The automobile also provided a chance to experience the country, giving families the opportunity to experience the landscape rather than only read about these places. Frederick Van de Water felt this heady rush of optimism as he recalled his family’s trip to San Francisco in the 1920s: “America no longer [was] an abstract noun, or a familiar map of patchwork, or a flag, or a great domed building in Washington. It is something clearer. . . . It is the road we traveled.” [20] Similarly, the frequent perils of the roadside presented more opportunities for Americans to meet under their new-found love of automobiles. As one participant put it in Scribner’s Magazine in 1913: “One traveler helped a fellow motorist solve an engine problem. Soon a group assembled. . . . One was a doctor from Kalamazoo. One was a young man from Boston, ‘who, until he took to motoring, never dreamed of speaking to anyone not properly presented!’" [21] The car brought about changes in social life.

Auto-campers embraced the hardships of nature in the years before World War I, but in the post-war period, as the composition of the American population shifted and as automobile ownership ceased to be solely the domain of the wealthy, attitudes about automobile tourists changed. The United States, in reaction to the disheartening carnage in Europe and the faded idealism of the peace negotiations, turned inward and focused on itself and its prosperity. The flow of European immigrants was seen as an unfortunate turn of events rather than a source of strength and pride. Consequently, immigrants that already lived in the United States were generally viewed with vague misgivings. This concern, along with a steady drop in automobile prices and the willingness of newly-arrived immigrants to travel across country in search of work, caused middle-class tourists to cease being as friendly with every motorist encountered along the roadway. Under this new class-based dynamic, automobile vagabonds no longer represented a jaunty image of adventure, but one of the motorized gypsy—constantly moving in search of work. The more well-to-do tourists began shunning the rustic auto-camps of the pre-war years in favor of professionally run areas that charged fees, and eventually, choosing the option offered by the developing motel industry. [22]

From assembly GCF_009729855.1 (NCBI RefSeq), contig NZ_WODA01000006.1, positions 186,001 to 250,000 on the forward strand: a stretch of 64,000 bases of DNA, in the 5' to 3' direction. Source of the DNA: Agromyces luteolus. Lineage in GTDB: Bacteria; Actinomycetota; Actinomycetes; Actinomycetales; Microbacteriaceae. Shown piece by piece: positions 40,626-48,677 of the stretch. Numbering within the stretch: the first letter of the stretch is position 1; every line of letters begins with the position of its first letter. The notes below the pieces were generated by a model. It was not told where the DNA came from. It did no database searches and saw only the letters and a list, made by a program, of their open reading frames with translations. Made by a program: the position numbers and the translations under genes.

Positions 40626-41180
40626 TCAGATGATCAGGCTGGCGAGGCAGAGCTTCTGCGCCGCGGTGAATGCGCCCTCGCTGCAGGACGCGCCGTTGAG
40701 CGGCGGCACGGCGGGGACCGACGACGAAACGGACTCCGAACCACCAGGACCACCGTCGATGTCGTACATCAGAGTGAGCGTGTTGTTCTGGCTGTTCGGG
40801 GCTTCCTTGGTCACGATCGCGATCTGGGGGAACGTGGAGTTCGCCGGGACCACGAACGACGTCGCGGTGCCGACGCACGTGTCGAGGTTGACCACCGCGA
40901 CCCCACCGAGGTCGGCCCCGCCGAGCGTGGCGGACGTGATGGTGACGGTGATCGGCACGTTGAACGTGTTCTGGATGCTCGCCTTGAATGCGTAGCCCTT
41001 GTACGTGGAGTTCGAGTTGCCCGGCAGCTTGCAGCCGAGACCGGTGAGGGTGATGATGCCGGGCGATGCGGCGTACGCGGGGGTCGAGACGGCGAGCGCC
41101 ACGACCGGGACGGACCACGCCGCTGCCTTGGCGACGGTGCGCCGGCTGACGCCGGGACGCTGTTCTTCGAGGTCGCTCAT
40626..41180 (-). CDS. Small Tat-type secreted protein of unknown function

As this shift from rustic camping to organized lodging occurred, the American roadside began its metamorphosis from locally-owned, personalized travel services to the more impersonal and routine accommodations found along today’s highways. Emily Post noticed the first stirrings of this change in a work she published chronicling a motor trip she undertook in 1916: “You arrive at night and leave early in the morning and all you see is one street driving in and another going out, and a lobby, dining-room, and a bedroom or two at the hotel.” [23] Hoping to create a more inviting atmosphere for tourists, in June 1953, Statesboro business leaders joined the national Highway 301 Association, composed of local leaders in each of the states through which the highway passed. Realizing that the tourist business was a form of industry liable to regulation, this roadside association acted as a booster club or a nascent tourist bureau.